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Quova tracks mobile net users

They know where we are - and it's for our own good...

Internet Security Threat Report 2014

Mobile internet users can now prove their location to a website or remote network service, according to geolocation specialist Quova.

Quova has developed downloadable applets which enable a laptop or smartphone to locate itself, for example by picking up the MAC addresses of local Wi-Fi APs, or the cellular base-stations in the area.

The company's systems currently locate internet users based on data such as their IP address and domain. Retailers, banks, and others can use this to localise a website for that user or add credit risk-scoring, say, while broadcasters use it to check which services a visitor is eligible for.

Running the location applet will be optional, claimed Marie Alexander, Quova's CEO. She was at pains to point out that this is not about service providers invading privacy, but about subscribers verifying their location - for example, to gain access to services that are only available in certain areas.

"The BBC uses it not just to differentiate UK visitors [so they can download 'listen again' content], but also to route the user to the best server," she said. "It is also going to extreme lengths as it prepares to launch the BBC Worldwide site to ensure UK users are not exposed to the version with advertising."

Other uses for the technology include fraud detection, by checking whether an online shopper's location matches the address on their credit card records. If the locations differ, the retailer could flag the transaction as higher-risk and perhaps ask the would-be buyer for extra verification, she said.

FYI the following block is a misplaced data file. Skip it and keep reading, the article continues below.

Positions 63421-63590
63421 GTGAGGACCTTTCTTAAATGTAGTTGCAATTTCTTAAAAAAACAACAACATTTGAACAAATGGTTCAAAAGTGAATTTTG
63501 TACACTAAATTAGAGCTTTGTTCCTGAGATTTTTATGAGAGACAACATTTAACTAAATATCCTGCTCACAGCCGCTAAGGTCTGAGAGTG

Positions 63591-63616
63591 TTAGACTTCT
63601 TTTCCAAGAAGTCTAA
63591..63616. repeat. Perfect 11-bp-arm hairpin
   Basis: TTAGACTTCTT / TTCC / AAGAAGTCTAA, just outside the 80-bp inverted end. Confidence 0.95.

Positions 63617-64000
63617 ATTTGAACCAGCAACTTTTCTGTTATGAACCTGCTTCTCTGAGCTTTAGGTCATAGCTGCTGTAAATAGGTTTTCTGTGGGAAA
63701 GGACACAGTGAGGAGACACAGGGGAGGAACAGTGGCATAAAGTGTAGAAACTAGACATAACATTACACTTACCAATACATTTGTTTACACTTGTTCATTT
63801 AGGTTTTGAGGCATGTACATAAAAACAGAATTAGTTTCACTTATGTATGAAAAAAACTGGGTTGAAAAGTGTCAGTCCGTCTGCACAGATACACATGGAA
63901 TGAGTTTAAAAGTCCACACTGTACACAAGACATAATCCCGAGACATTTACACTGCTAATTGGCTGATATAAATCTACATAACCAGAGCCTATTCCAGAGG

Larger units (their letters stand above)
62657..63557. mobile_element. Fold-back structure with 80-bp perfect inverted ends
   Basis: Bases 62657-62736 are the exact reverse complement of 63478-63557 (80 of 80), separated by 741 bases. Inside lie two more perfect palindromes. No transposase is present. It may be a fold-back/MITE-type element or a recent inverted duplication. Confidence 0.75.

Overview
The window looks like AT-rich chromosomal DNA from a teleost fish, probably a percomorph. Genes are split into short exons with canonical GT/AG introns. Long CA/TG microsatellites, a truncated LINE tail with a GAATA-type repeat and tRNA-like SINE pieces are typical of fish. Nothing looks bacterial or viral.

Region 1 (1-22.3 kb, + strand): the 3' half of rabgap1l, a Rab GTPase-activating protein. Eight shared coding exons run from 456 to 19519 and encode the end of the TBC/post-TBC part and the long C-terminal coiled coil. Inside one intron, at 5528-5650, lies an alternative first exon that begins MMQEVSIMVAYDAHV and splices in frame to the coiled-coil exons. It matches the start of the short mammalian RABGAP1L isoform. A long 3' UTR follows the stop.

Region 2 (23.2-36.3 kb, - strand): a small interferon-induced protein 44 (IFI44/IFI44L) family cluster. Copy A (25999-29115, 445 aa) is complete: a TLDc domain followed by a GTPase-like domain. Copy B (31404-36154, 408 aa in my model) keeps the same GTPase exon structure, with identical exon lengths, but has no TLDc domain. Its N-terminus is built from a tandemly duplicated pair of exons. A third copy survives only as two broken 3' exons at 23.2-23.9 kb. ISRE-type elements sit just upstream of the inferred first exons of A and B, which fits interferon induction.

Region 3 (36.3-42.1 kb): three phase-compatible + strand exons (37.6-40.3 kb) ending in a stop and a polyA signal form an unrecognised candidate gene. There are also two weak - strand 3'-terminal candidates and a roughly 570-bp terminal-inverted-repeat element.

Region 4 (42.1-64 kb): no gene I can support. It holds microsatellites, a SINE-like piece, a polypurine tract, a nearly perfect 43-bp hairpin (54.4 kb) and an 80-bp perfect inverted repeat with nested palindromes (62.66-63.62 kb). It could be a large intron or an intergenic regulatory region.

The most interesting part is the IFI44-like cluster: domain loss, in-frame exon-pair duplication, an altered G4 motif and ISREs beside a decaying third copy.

The concepts are the same as those used by credit card companies today to watch for unusual spending patterns that might indicate fraud, but the signals they need to look for are rather different, she added.

"With cybercrime, the perpetrator tends to be in a different location to the victim, according to FBI and Interpol evidence," she explained. "It's not like someone stealing your card, and 10 minutes later they're trying to use it down the road.

"The complexity and context is important too - for example, the velocity of transactions, and does the type of purchase match the domain?"

She gave the example of an attempted fraud where a supplier received a number of official-looking orders for business-class IT gear, but when the location was checked they all turned out to come from public internet terminals at a 24-hour copy-shop.

Quova's systems and researchers locate IP addresses via a number of techniques, including both automated and manual methods of mapping ISP networks, Alexander added. However, some service providers cross national boundaries, such as T-Mobile, or users may connect through anonymising proxies, hence the need for an additional layer of location data. ®

Internet Security Threat Report 2014

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